Today we will look at the results of last week’s DataTrek Asset Price Bubble Survey. Thanks to all who participated! We had a total of 394 responses, with the vast majority coming from the DataTrek community (98 percent). To the 9 people who responded from social media and are seeing our work for the first time with this note, a hearty welcome.
We’ll go through the questions in the order they were posed, highlight the most common replies in bold and offer our thoughts immediately after each point. The percentages we list may not add to 100 due to rounding.
Q #1: Think back across your professional/personal investment career; how many asset price bubbles do you think you’ve seen in total? (Choose one)
- 0 – 2: 22 percent
- 2 – 4: 49 pct
- 4 – 6: 20 pct
- 6 – 8: 4 pct
- 8 – 10: 2 pct
- More than 10: 4 pct
Our take: the term “bubble” carries a lot of baggage, so we wanted to start off with a baselining question to determine if respondents see them as pervasive/common or relatively rare. Since our average community member is 40 – 60 years old, the modal response could easily have been 10 or more. Instead, it was 2 – 4. This tells us that a “capital B” bubble signifies an asset price dislocation that, when it unravels, creates a memorable systemic shock.
Q #2: Which statement best fits your personal definition of an asset price bubble? (Choose one)
- The asset’s price has risen too quickly relative to fundamentals: 34 percent
- Valuations simply make no sense to me: 30 pct
- Low quality assets enjoy access to capital at similar terms to high quality assets: 19 pct
- Uneducated investors seem to be setting the marginal price: 15 pct
- The financial media is giving the asset excessive attention: 3 pct
Our take: there was no single definition of a bubble that captured a majority of responses. Even the 2 most popular – rapid price appreciation and valuation – did not get 2/3rds of the votes. People give the Fed a lot of grief for saying bubbles aren’t easy to spot ahead of their eventual unwinding, but the results here show even defining “bubble” is not straight forward.
Q #3: In your opinion, roughly how much of a premium to underlying value defines an asset price bubble? (Choose one)
- At least a 100 percent premium: 50 percent
- At least a 50 percent premium: 45 pct
- At least a 25 percent premium: 5 pct
Our take: we were a little surprised at the charitable nature of these responses, because half of respondents don’t think an asset is in a bubble unless its fundamental value is half (or less) of the last trade. Our inclination is to say this is due to the relatively long tenure and experience of the typical DataTrek community respondent. Valuation is as much art and psychology as science, and no thoughtful investor thinks math like PE ratios is an edge. Our personal definition is a +50 percent premium, which we used in a later question.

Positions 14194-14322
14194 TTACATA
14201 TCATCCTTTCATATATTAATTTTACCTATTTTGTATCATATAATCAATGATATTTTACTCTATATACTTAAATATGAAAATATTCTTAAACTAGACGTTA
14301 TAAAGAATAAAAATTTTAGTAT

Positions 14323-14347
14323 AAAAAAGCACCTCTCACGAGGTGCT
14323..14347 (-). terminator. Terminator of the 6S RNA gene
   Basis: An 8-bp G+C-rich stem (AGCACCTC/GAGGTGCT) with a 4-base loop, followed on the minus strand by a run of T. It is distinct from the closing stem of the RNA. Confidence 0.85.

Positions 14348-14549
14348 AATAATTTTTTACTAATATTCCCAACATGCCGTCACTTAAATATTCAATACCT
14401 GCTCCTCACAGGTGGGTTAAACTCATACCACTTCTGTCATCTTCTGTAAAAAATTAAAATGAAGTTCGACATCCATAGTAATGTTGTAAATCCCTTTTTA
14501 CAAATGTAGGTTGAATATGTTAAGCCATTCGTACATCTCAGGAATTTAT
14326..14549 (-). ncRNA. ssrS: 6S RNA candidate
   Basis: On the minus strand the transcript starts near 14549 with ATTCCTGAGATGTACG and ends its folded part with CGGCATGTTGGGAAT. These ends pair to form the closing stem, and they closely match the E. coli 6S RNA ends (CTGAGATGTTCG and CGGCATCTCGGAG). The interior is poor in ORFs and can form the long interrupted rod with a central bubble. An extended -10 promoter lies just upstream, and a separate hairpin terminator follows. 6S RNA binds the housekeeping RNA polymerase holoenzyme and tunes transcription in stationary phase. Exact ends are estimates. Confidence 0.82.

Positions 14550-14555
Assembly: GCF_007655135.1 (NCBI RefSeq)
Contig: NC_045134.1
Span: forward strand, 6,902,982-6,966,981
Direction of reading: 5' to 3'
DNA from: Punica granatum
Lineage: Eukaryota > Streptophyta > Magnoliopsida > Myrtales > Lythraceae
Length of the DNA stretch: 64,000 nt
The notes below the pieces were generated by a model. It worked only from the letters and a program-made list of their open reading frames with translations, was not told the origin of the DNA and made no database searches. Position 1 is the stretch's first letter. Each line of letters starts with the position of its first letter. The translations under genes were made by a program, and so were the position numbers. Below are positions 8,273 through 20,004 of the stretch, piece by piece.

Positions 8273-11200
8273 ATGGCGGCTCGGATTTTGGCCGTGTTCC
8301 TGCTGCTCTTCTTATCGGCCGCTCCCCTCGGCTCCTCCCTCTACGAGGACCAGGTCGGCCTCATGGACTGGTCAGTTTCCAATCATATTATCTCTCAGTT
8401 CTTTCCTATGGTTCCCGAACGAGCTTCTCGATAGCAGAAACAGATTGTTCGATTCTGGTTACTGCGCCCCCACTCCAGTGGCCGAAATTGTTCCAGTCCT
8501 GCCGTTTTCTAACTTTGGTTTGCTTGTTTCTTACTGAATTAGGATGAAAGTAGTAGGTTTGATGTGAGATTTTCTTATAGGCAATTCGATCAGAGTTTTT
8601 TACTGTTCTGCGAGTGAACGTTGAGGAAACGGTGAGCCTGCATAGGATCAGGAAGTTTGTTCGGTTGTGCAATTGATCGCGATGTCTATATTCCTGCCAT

Q #4: In your opinion, which of these assets (if any) fit your personal definition of an asset price bubble at today’s price levels? (Check all that apply)
(Recall that we don’t use the full name of the popular online currency that starts with the letter “B” since email systems don’t like the word and mark messages as spam or block them altogether. We just call it “B” in these pages.)
- “B”: 283 votes
- US Large Caps (S&P 500): 96 votes
- US Small Cap Stocks (Russell 2000): 64 votes
- Emerging Market Equities: 17 votes
- Crude Oil: 12 votes
- Gold: 3 votes
- None of these assets are in a bubble: 71 votes (out of 394)
Our take: 82 percent of respondents feel there is a bubble in at least one of these assets, and of those 88 percent say it’s in “B”, which is the big takeaway from this question. Other popular choices were US large caps (30 percent of those who saw a bubble) and small caps (20 percent). EM stocks, oil and gold don’t generally hit respondents’ definition of a bubble.
Q #5: Thinking now specifically about debt bubbles, where markets misprice fixed income instruments relative to the risk of eventual repayment, do you think any of these are in a bubble currently? (Choose all that apply):
- US sovereign debt: 110 votes
- US corporate debt: 103 votes
- European sovereign debt: 93
- Chinese corporate debt: 84
- Japanese sovereign debt: 60 votes
- None of these are in a bubble: 202 (out of 394)
Our take: respondents were split 49/51 on whether there’s a debt bubble in any of these major assets, with a very slight “no” bias. The two most common responses were both in US fixed income asset classes, which we would chalk up to both Federal and corporate debt issuance during the Pandemic Recession. These have been far larger than the other choices offered in this query. If we had asked this question a year ago, we suspect European and Japanese sovereigns would have gotten more votes than US sovereign/corporates. The world has clearly changed, and that’s something to keep in mind in terms of the recent selloff in long-dated Treasuries.
Q #6: Do you think Federal Reserve policies over the last year have created any financial asset bubbles? (Choose one)
- Yes: 71 percent
- No: 29 pct
Q #7: Do you think US fiscal policy over the last year has created any financial asset bubbles? (Choose one)
- Yes: 62 percent
- No: 38 pct
Our take: both questions saw a healthy majority of respondents say US government policy has created asset bubbles, but the Fed is getting more of the blame for creating them. It is called a “Fed Put”, not a “Fiscal Policy Put”, after all.